AUBURN –– A leading national advocacy group on seniors citizens’ issues took the unusual step Thursday of endorsing a gubernatorial candidate – in this case Democratic U.S. Rep. Mike Michaud.

The National Committee on Preserving Social Security and Medicare, a Washington, D.C.-based group with 15,000 members in Maine, normally endorses only candidates for Congress, since the federal government has jurisdiction over benefits programs.

However, Max Richtman, president and chief executive officer, said the group felt compelled to jump into the Maine governor’s race because of the ongoing debate about expanding MaineCare, the state’s Medicaid program – and because of a controversial statement from Gov. Paul LePage’s office in June that seemed to classify Social Security as a form of welfare.

At a press conference announcing the endorsement,

Richtman said “(LePage) either doesn’t know what he’s talking about or he isn’t telling the truth. In some governor’s races the issues are so defining and the positions are so clear.”

LePage, who was in China on a trade mission when the press release was issued, has tried repeatedly to clarify that he does not think Social Security is welfare, but an earned entitlement. He even launched a series of automated calls to re-enforce his record among seniors.

“How many times does the Governor have to point out – both on video, in person, in writing – he did not make that statement,” LePage political advisor Brent Littlefield said in an email Thursday. “It is clear he never said it. In fact he has consistently called for the elimination of taxes on seniors pensions and has already pushed through pension reform that has saved seniors millions.”

Richtman said Michaud has a 100 percent rating with the group, whose endorsement will be communicated members in a mailing. The group’s political action committee will also contribute to the campaign, and could make other investments as the election nears.

“We haven’t made those decisions yet,” said Richtman, who described the organization as second only to the AARP in size and influence when it comes to seniors’ issues.

The organization also endorsed Democratic 2nd District candidate Emily Cain on Thursday. She attended the event with Michaud.

Founded in 1982 by former Pres. Franklin D. Roosevelt’s son, James, the Washington, D.C.-based group received nearly $21.6 million in revenue in 2012, nearly all of which from membership dues, according to tax filings with Internal Revenue Services.

The group is classified as a “heavy hitter” by the campaign finance watchdog Center for Responsive Politics, meaning that since 1990 the group is among the 140 biggest overall donors. It gives primarily to liberal Democratic congressional candidates in states where Social Security and Medicare become major issues.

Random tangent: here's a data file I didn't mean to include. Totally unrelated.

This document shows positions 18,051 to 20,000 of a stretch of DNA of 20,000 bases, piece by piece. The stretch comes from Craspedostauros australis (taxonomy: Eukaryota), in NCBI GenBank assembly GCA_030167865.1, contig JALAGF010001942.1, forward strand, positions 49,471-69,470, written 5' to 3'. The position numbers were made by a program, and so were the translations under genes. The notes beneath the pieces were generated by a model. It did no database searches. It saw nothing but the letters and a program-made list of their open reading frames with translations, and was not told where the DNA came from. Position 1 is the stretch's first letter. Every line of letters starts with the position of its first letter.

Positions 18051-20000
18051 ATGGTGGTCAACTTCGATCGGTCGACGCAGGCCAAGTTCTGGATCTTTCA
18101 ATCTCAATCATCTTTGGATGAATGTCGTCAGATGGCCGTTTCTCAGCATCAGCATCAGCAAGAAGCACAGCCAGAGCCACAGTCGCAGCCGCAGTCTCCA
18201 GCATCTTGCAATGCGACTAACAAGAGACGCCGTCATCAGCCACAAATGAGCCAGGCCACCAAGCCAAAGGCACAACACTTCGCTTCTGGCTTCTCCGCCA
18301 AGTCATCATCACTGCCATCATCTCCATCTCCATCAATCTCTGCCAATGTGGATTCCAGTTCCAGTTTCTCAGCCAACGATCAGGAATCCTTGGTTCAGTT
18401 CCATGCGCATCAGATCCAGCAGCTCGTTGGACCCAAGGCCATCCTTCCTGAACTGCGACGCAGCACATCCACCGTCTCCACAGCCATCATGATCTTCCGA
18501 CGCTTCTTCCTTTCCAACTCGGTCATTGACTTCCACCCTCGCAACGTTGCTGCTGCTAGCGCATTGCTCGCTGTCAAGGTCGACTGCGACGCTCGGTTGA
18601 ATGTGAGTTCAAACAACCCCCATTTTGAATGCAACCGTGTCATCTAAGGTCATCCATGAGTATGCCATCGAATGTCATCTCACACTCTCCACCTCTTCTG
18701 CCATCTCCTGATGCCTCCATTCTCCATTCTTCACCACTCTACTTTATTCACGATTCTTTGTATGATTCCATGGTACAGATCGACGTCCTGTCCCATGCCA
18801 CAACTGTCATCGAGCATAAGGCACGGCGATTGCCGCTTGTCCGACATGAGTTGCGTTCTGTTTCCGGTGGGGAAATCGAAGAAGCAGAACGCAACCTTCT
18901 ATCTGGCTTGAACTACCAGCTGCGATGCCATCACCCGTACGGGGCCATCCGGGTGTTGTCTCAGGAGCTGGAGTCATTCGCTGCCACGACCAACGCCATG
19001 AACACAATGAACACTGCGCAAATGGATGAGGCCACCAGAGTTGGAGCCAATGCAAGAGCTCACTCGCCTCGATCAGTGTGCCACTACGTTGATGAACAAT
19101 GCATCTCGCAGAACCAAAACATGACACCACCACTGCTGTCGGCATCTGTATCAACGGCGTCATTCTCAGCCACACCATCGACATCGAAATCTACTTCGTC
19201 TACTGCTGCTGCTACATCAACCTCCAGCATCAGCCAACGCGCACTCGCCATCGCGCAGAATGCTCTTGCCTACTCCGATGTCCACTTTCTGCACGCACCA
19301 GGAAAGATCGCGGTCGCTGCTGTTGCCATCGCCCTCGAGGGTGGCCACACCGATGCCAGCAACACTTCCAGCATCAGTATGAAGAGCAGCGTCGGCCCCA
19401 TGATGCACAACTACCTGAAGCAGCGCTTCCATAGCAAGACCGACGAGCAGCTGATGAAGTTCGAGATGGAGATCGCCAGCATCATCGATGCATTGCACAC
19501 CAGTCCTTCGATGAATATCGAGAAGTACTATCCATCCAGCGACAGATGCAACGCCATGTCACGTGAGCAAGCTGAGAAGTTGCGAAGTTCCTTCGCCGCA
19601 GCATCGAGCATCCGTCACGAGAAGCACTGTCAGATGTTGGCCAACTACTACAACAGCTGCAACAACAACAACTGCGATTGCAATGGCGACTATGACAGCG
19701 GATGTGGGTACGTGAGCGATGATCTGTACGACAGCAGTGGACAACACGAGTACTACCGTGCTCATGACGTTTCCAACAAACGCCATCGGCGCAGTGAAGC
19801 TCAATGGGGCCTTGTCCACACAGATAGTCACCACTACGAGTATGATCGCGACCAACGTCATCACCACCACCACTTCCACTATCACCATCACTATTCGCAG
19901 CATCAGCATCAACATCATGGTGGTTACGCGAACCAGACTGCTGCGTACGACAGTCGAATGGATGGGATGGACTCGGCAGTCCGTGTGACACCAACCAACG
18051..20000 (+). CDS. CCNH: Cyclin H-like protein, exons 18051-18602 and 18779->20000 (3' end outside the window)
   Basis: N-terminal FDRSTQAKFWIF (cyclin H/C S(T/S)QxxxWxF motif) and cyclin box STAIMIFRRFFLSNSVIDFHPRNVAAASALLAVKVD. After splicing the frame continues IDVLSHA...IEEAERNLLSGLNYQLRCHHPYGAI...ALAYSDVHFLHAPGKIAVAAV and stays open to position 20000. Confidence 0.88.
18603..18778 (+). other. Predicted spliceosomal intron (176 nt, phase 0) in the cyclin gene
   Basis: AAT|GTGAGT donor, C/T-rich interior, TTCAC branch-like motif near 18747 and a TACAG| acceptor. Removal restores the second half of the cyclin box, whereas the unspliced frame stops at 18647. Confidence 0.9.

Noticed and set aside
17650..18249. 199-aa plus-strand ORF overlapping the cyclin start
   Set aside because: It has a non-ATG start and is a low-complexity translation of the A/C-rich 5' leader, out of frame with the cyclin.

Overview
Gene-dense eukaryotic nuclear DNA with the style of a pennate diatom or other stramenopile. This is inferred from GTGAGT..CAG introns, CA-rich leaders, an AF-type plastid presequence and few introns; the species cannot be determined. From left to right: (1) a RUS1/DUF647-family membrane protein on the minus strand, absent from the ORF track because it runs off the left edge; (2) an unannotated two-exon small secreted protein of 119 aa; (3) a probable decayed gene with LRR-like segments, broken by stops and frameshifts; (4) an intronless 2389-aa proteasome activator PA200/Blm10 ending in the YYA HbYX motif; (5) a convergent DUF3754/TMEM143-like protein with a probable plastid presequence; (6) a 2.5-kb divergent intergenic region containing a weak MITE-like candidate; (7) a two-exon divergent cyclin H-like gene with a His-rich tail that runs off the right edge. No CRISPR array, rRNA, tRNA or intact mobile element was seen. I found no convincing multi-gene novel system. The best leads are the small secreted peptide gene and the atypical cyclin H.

So far in 2014, the group has contributed $280,000 to Democrats and only $4,000 to Republicans, according to center, which reports the group spent about $460,000 on lobbying in 2013. The group invested an average of $700,000 in 2010 and 2012, the center reports.

Senior issues may play a major role in determining who will be Maine’s next governor. Maine is the oldest state per capita in the nation and seniors typically have a higher voter turnout than younger voters, especially in nonpresidential elections.

About 20 percent of Maine’s 1.3 million people are age 62 or older, according to the 2012 American Community Survey’s five-year estimates.

The endorsements were announced at the Schooner Estates, an upscale retirement community in Auburn.

Auburn, along with its neighbor Lewiston, will be important pick-up cities in both the gubernatorial and 2nd Congressional District election. Combined, Auburn and Lewiston are home to more than 11,000 people aged 62 or older, according to the Census Bureau.

Michaud is running against LePage and independent Eliot Cutler, who lost the 2010 gubernatorial election by 2 percentage points.

Michaud used the opportunity to criticize LePage for proposing cuts in the Meals on Wheels program, $60 million in funding for assisted living centers and the so-called drugs for the elderly program.

Cutler spokeswoman Crystal Canney said in an email that she’s not surprised that Michaud received the endorsement, noting that he has received $12,000 in contributions from the group since 2002.

Cutler, who has never held elective office, has always supported senior programs, including expanding MaineCare, said Canney, who said it’s just another example of “special interests throwing money at the Maine governor’s race.”

Cain, who received the endorsement based on a questionnaire, said she would oppose efforts to privatize Social Security or raise the retirement age, because the program is meant to give a security retirement to people who have “worked hard and played by the rules.”

“My opponent doesn’t agree,” Cain said. “So there is a real choice in my election.”

Bruce Poliquin, Cain’s Republican opponent and a fiscal conservative who is concerned about the national debt, told the Kennebec Journal during the primary that he would look to reform Social Security and Medicare because they are unsustainable.

In a written statement Thursday, Poliquin said: “As I said in my very first speech following the primary election, one of my number one goals as our next Congressman is to protect and preserve Social Security and Medicare.”

Randy Billings can be contacted at 791-6346 or at:

[email protected]

Twitter: @randybillings

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